dj nj

≈ − ln(S(t))

Equation 9. Greenwood’s formula for the variance of Sˆ(t). Vˆ ( t ) = Sˆ(t ) ∑ j :tj ≤ t

dj n j (n j − d j )

Equation 10. Definition of the cause-specific hazard function. l k(t;d) = lim (Δtà0) Pr(t < T < t + Δt; d = k|T ≥ t )/Δt Equation 18. Calculation of the log-rank statistic. L = ∑ j ∈{1, 2 ,, N}

d1 j − Ej (Σ j ∈{1, 2 ,, N}Vj )1/2

where Ej = (d1j + d2j)*n1j/(n1j + n2j) and Vj = [Ej * (1 − n1j/(n1j + n2j))*((n1j + n2j) − (d1j + d2j))]/((n1j + n2j) – 1) Equation 21. The log-partial likelihood function. ⎡ n e b ′ Xi l ( b ) = log ⎢∏ i = 1 ⎢ ∑ l∈Ri e b ′Xl ⎣

di

n ⎤ ⎥ = ∑di ⎡ b ′Xi − log ⎢⎣ ⎥ i =1 ⎦

{∑

l ∈Ri

}

n e b ′Xl ⎤⎥ = ∑ i = 1 li ( b ) ⎦

where li is the log-partial likelihood contribution from individual i and Ri is the risk set of individual i. Equation 22. The partial likelihood score function. U ( b) =

⎡ ∑ l ∈Ri Xl e b ′Xl ∂l ( b ) n = ∑ i = 1 di ⎢Xi − ∂b ∑ l ∈Ri e b ′Xl ⎢⎣

⎤ ⎥ ⎥⎦

The maximum partial likelihood estimation can be calculated by solving U(b) = 0. Analogous to bˆ − b ~ N ( 0,1). the standard likelihood theory, the asymptotical results can be shown as se bˆ

()

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Equation 23. Wald-chi square test used in partial likelihood hypothesis testing. ⎛ ˆ bˆi bi Z= or c 2 = ⎜ ⎜⎝ se bˆi se bˆi

( )

( )

⎞ ⎟ ⎟⎠

2

Note that if we have a factor D with d levels, then we would need to build a c2 test with degree 2 of freedom (d − 1), using a test statistic c( d − 1) = b˘D′ Var b˘D b˘D , where bD = ( b1 ,…, bd − 1 )′ are the (d − 1)

( )

coefficients related to the binary variables X1, . . . Xd−1. Equation 25. Cumulative incidence function and its derivative. f k ( t ) = lim

P {T ∈( t , t + dt ) and K = k } dt

dt ↓ 0 t

Fk ( t ) = ∫ f k (u)du = P(T ≤ t and K = k ) 0

Equation 27. Definition of the subdistribution hazard function. P {T ∈( t , t + dt ) and K = k|T > t or T ≤ t and K ≠ k } lk ( t|Z) = lim dt ↓0 dt Equation 28. Partial likelihood equation for the Fine–Gray estimator. ⎡ n e b ′ Xi l ( b ) = log ⎢∏ i = 1 ⎢ ∑ l∈Ri e b ′Xl ⎣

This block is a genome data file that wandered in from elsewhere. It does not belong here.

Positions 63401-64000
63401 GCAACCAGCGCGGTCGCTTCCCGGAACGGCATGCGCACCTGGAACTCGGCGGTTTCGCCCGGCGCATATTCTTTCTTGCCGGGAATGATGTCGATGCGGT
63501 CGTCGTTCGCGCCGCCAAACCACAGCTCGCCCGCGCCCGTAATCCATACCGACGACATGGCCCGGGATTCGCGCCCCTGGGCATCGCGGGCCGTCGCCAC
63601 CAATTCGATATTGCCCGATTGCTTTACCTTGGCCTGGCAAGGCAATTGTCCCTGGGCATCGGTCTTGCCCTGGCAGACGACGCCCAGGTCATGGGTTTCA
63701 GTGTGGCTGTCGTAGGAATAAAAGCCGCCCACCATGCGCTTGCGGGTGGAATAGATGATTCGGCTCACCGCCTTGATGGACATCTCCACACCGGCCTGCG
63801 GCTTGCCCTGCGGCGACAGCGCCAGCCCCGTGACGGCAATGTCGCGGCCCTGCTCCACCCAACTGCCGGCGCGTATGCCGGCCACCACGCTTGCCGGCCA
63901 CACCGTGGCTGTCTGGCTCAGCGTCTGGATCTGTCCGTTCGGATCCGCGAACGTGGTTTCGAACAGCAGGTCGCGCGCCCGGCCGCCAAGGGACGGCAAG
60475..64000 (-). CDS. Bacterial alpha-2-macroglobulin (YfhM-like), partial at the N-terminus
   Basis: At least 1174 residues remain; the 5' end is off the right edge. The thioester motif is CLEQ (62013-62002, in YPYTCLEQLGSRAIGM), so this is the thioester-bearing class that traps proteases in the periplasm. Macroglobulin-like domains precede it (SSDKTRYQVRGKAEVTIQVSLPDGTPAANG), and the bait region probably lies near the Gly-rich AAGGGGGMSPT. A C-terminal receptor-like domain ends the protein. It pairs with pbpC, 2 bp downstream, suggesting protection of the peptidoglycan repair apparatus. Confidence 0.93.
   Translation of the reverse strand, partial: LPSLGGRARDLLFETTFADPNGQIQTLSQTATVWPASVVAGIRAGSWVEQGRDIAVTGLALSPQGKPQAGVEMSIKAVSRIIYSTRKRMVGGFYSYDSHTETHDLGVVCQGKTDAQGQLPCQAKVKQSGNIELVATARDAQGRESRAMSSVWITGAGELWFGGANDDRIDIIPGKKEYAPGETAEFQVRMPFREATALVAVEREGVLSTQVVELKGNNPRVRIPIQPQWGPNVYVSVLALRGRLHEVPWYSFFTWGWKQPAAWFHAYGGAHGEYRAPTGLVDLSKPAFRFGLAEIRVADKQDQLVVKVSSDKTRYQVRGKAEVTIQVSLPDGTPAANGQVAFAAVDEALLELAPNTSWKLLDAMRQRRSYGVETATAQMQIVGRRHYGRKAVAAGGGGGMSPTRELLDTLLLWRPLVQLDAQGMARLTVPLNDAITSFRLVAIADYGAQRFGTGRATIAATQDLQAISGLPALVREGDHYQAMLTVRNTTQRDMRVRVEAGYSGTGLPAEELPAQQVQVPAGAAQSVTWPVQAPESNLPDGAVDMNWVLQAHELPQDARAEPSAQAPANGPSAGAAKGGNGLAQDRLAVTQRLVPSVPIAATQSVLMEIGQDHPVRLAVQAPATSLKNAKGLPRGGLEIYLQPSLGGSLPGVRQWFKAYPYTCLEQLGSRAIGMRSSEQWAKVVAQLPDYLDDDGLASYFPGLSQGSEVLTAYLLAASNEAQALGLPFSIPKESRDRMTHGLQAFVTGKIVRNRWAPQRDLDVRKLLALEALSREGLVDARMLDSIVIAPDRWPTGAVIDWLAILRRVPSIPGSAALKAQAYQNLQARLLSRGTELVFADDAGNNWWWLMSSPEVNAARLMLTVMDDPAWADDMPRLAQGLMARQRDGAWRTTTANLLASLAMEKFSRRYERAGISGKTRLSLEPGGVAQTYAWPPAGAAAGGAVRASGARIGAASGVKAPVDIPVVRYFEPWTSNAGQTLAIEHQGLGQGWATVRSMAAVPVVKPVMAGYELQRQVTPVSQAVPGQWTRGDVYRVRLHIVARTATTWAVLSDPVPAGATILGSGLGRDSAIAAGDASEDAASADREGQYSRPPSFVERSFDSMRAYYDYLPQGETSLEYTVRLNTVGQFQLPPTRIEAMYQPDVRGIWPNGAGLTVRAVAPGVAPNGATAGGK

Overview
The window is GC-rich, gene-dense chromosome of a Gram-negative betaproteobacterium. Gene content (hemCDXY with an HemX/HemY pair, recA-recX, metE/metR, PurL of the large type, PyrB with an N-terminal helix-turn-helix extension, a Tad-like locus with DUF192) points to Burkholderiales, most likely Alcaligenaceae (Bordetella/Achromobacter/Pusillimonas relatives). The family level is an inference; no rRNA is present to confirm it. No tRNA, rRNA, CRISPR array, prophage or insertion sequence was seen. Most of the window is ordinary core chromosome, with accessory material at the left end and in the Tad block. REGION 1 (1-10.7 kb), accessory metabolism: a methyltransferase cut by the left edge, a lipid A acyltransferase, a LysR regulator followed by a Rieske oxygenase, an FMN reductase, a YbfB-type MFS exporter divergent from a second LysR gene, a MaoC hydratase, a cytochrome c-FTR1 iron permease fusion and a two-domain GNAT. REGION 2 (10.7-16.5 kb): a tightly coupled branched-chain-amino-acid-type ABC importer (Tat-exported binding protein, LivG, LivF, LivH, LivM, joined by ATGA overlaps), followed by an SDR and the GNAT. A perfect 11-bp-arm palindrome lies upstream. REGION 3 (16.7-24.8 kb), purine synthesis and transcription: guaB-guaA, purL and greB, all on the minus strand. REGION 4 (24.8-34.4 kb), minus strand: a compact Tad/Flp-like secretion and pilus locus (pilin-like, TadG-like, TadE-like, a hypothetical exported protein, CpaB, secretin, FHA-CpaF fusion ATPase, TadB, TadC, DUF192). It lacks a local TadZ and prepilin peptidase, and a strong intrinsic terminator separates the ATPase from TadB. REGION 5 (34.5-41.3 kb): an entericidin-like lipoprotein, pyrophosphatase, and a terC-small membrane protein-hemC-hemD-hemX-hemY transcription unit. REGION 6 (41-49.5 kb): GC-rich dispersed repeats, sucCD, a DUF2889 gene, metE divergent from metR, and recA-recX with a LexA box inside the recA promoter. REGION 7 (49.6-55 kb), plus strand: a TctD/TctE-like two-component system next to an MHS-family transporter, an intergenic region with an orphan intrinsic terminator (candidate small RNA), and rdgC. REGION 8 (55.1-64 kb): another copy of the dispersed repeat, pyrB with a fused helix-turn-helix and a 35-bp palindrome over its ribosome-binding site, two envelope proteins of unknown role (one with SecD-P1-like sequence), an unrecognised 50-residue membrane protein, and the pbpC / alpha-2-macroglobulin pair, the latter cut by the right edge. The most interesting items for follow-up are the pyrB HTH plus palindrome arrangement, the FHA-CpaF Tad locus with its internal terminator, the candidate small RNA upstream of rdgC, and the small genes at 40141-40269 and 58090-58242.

di

⎤ n ⎥ = ∑ di × b ′Xi (Ti ) − log ⎡ ∑ e b ′Xi (Ti ) ⎤ i =1 ⎣ j ∈Ri ⎦ ⎥ ⎦

(

)

where Ri is the risk set of individual i. Equation 29. Partial likelihood score function for the Fine–Gray estimator. U ( b) =

⎛ ∑ j ∈Ri Xi (Ti ) e b ′Xi (Ti ) ⎞ ∂l ( b ) = Σ ni= 1di × ⎜ Xi (Ti ) − ⎟ ∂b ∑ j ∈Ri e b ′Xi (Ti ) ⎠ ⎝

.

Equations 30–34. Maximum partial likelihood estimation and hypothesis testing for the Fine–Gray estimator. Letting Ni ( t ) = I (Ti ≤ t , di ) and Yi ( t ) = − Ni ( t − ), ∞⎡ ∑ j ∈Ri Yj ( s) Xi (Ti ) e b ′Xi (Ti ) ⎤ n U ( b ) = ∑ i = 1 ∫ ⎢ X i ( s) − ⎥ dNi ( s) ∑ j ∈Ri Yj ( s) e b ′Xi (Ti ) ⎢ 0⎣ ⎦⎥

The maximum partial likelihood estimation can be calculated by solving U(b) = 0. Analogous to standard likelihood theory, it can be shown that n1/2 bˆ − b is asymptotically normal with limiting

(

)

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301

covariance matrix Ω−1. Estimation of b can be made by normal distribution with covariance matrix ˆ −1, a consistent estimate for the asymptotic variance, which can be calculated from Ω

( ) ( ) ( )

⎧ S(2) bˆ ,Ti ˆ = 1 n ⎪⎨ 1 Ω − Z bˆ ,Ti ∑ n i = 1 ⎪ S1(0) bˆ ,Ti ⎩ Z ( b , u) =

⊗2

⎫ ⎪ ⎬ di , ⎪⎭

S1(1) ( b , u) S1(0) ( b , u)

and S1( p ) ( b , u) =

1 n ⊗p ∑ Yi (u) Xi (u) e b ′Xi (u) n i =1

A Wald test of the above hypothesis is built as ⎛ ˆ bˆi bi Z= or c 2 = ⎜ ˆ ⎜⎝ se bˆi se bi

( )

( )

⎞ ⎟ ⎟⎠

2